Separate and Shut Out
On the Rapid Fortification of Walls Across the Globe
Three years ago, Neuperlach, a sleepy suburb of Munich, caught the media's attention. A refugee home had been built to provide shelter for young asylum seekers.A low, white modular houses and a townhouse as neighbours. It was autumn 2016 and the German notion of Willkommenskultur (welcoming culture), which has emerged during the great refugee immigration in the summer before, had turned into suspicion and fear. And not only in Germany. The funds for the EU border and coast guard agency, Frontex, increased. In several parts of the Schengen area, border controls were reintroduced at the so-called ‘internal borders’ between the member countries. And along vast distances, barbed wire was rolled out through European landscape.
Europe and its nations entrenched themselves.
In the townhouse area of Neuperlach, the residents had protested against the refugee home ever since it was only a draft on the government's drawing board back in 2014. Unaccompanied. 160 of them. If nothing else, it would threaten the peace of the leafy neighbourhoods, a handful of neighbours thought, and required noise protection.
The authorities complied and erected a four-metre-high wall against the white modular houses with their Mediterranean-blue shutters. Gabions for 200,000 Euro. Four metres in height, two in width. These stone-filled cages, which are staple commodity in road construction and landscaping, were originally designed for military fortification. In national and international media, these cages became the ‘refugee wall of Neuperlach’. A stump of 40 metres that cuts between us and them with such shameless clarity that it verges on the bizarre.
Even the residents of the townhouses were shaken by the brutal apparition.
When I visit the place in mid-July this year, the wall is covered with thick greenery. An aesthetic measure. Which also prevents the gabions from being used for ball games.
No noise is likely to reach the townhouses. Even without a wall. An area with shrubs and trees, an overgrown railway track, as well as a pedestrian and cycling path runs between the stacked stone baskets and the plots with their hedges and sheds. This buffer zone at an estimated 30 metres, a no man's land for secretly smoking teenagers, was obviously sufficient to wall off the workshops and small businesses that surround the new neighbours.
These in turn have a recycling center just on their doorstep. No wall has been erected against it. An existing fence was enough to separate the refugee home against the rows of orange containers. Building scrap, home appliances and a variety of problem waste can be thrown here – from car batteries and spray bottles to asbestos and cyanide.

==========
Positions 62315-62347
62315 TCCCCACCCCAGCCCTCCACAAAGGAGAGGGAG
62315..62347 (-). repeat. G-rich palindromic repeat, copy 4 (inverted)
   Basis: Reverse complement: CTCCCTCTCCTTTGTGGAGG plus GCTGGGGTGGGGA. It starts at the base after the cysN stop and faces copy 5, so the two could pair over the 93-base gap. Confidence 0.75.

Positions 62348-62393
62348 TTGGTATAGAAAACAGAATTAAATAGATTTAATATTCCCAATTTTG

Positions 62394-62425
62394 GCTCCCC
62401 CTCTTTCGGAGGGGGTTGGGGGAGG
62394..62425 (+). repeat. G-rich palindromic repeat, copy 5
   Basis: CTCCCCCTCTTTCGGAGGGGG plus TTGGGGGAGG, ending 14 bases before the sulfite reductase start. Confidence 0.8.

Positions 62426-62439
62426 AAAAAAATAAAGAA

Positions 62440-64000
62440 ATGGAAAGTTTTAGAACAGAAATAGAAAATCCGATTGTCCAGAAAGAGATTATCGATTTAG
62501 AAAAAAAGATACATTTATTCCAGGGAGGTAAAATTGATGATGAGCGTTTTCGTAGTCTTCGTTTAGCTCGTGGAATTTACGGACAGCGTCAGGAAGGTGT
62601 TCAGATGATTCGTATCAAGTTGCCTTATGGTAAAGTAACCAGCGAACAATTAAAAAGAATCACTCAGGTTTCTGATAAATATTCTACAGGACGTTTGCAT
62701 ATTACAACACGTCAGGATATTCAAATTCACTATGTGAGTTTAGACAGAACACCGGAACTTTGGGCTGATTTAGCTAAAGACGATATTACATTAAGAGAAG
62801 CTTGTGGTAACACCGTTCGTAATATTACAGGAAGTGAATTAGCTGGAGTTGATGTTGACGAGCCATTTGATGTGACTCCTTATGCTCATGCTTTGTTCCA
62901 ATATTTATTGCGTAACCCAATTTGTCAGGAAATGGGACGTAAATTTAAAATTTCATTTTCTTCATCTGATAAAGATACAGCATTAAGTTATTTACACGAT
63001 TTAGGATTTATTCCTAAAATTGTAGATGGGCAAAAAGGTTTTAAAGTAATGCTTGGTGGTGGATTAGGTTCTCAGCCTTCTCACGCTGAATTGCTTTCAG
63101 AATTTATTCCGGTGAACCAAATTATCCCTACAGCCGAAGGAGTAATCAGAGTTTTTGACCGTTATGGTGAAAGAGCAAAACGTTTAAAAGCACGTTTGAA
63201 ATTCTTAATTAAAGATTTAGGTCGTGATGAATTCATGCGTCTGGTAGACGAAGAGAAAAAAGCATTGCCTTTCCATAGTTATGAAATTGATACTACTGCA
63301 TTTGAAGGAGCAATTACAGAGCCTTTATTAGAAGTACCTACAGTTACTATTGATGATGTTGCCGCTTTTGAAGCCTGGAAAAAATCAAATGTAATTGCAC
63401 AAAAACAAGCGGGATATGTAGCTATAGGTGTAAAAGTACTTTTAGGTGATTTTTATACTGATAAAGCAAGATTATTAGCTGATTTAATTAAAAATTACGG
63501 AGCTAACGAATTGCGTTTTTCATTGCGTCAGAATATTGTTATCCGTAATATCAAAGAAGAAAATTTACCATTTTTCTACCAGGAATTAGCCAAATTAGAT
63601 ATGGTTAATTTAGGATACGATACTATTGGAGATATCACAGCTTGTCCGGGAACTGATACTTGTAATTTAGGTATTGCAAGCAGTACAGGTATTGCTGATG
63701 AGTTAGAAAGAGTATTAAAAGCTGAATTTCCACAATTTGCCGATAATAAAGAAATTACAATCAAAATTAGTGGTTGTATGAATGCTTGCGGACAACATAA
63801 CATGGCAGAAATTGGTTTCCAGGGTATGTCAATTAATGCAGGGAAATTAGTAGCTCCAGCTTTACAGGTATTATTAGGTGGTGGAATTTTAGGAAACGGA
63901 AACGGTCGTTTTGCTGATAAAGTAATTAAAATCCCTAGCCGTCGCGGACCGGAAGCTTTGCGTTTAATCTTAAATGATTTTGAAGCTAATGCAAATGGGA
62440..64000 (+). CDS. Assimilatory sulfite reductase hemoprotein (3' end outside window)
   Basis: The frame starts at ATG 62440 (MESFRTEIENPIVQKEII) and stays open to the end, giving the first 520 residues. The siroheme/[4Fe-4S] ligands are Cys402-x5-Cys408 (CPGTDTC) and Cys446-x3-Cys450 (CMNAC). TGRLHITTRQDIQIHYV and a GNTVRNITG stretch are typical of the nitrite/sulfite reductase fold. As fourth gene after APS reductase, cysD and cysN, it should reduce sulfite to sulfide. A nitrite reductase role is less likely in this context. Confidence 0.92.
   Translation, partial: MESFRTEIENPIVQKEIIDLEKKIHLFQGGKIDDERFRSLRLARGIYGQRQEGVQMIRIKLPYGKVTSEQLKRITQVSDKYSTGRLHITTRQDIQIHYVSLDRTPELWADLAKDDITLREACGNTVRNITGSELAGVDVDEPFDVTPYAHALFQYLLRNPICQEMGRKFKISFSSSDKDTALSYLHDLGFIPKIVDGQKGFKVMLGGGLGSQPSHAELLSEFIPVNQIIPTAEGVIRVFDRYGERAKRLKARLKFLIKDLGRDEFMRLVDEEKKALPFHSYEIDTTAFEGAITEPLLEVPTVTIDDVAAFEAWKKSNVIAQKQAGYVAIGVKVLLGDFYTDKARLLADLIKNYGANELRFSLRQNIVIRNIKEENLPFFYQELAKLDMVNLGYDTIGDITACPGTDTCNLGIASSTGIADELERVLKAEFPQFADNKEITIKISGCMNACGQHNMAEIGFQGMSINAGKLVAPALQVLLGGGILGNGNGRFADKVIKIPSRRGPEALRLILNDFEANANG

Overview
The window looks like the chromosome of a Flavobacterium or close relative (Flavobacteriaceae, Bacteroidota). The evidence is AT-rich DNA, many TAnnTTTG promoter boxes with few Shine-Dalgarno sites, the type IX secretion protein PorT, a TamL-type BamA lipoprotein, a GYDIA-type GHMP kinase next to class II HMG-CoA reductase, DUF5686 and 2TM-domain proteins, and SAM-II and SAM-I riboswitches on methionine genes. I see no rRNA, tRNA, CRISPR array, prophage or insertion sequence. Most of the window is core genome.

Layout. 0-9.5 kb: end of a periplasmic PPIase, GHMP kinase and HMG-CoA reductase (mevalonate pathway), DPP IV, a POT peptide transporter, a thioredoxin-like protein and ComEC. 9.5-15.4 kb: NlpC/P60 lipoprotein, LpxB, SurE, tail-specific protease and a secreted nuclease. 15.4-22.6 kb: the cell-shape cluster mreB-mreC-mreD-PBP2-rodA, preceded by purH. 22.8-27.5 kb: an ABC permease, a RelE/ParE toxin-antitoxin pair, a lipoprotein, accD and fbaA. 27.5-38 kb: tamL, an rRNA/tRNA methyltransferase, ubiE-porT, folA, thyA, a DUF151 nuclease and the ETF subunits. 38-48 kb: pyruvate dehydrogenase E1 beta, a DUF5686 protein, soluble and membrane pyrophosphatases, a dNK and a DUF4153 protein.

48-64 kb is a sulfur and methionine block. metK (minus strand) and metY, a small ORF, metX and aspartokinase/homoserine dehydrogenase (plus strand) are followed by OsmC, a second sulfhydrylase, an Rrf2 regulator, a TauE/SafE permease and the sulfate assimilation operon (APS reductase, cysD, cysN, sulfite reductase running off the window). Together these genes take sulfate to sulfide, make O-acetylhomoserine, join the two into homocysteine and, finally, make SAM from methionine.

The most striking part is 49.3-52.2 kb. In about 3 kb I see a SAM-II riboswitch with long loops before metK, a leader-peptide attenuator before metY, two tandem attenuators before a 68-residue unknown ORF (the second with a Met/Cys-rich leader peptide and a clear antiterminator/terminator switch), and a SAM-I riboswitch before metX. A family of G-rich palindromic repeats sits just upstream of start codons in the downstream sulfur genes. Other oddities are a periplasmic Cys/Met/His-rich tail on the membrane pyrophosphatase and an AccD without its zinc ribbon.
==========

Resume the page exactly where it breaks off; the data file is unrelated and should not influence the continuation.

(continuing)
When the Berlin Wall fell exactly 30 years ago, there were twelve national walls left in the world. A world without borders was predicted, when liberal globalism would prevail over protectionist nationalism. That didn't happen. Today, the walls on the borders have raised to 70, according to Elisabeth Vallet, a Canadian professor of geopolitics, who first began to systematically calculate border fortifications of this kind around the world. Not even during the Cold War were walls erected as quickly as during the last 20 years, she notes in the foreword to the anthology Border, Fences and Walls from 2014.
India, Israel, China, Egypt, Thailand, Uzbekistan, Botswana and a number of other countries have, since the fall of the Berlin Wall, fortified their borders with more or less permeable bulwarks. Some of them were intended to be built in the 1990s already. But it is mainly after 11 September 2001, that the number of border walls has increased almost exponentially, according to Vallet's research. In the last decade with an explosive increase also in the liberal west.
‘My Europe does not build walls’, the Swedish prime minister, Stefan Löfven, said in a speech on 6 September 2015. Only a few months later, Sweden manifested its borders with a fence between the railway tracks at Copenhagen Airport to prevent immigrants from crossing the tracks to get to the train that goes to Sweden. Similar barriers soon followed on the train platform at the first stop on the Swedish side.
That same autumn I travelled several times by bus between Budapest and Belgrade. I could never get used to the sight of a shiny new barbed wire, rolled out along an earthy strip dug up at Hungary's border with Serbia. There was an abandoned duty-free shop between the two countries' passport checks. Its decay – a symbol of how the border crossing has shifted in importance and has become a threat instead of being a means of unification.
Similar barbed wire fences have been erected during the same period along Bulgaria's border with Turkey, Austria's border with Slovenia and Norway's border with Russia. In total, 13 border barriers were erected in Europe during the 2010s, ten of them during the last five years of the decade, according to the report ‘Building Walls’ by the Spanish peace research centre, Center Delàs.